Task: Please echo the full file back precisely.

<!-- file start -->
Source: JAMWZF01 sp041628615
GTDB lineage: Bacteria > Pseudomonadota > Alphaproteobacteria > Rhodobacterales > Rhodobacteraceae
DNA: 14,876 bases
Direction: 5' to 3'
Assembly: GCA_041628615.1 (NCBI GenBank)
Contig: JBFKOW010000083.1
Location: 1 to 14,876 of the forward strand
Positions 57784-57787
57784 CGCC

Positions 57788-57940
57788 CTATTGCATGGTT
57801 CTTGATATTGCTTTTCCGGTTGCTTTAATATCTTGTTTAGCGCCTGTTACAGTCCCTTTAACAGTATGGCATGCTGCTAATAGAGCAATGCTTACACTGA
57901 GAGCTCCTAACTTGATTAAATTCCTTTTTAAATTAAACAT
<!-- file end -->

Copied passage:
Source: JAMWZF01 sp041628615
GTDB lineage: Bacteria > Pseudomonadota > Alphaproteobacteria > Rhodobacterales > Rhodobacteraceae
DNA: 14,876 bases
Direction: 5' to 3'
Assembly: GCA_041628615.1 (NCBI GenBank)
Contig: JBFKOW010000083.1
Location: 1 to 14,876 of the forward strand
Positions 57784-57787
57784 CGCC

Positions 57788-57940
57788 CTATTGCATGGTT
57801 CTTGATATTGCTTTTCCGGTTGCTTTAATATCTTGTTTAGCGCCTGTTACAGTCCCTTTAACAGTATGGCATGCTGCTAATAGAGCAATGCTTACACTGA
57901 GAGCTCCTAACTTGATTAAATTCCTTTTTAAATTAAACAT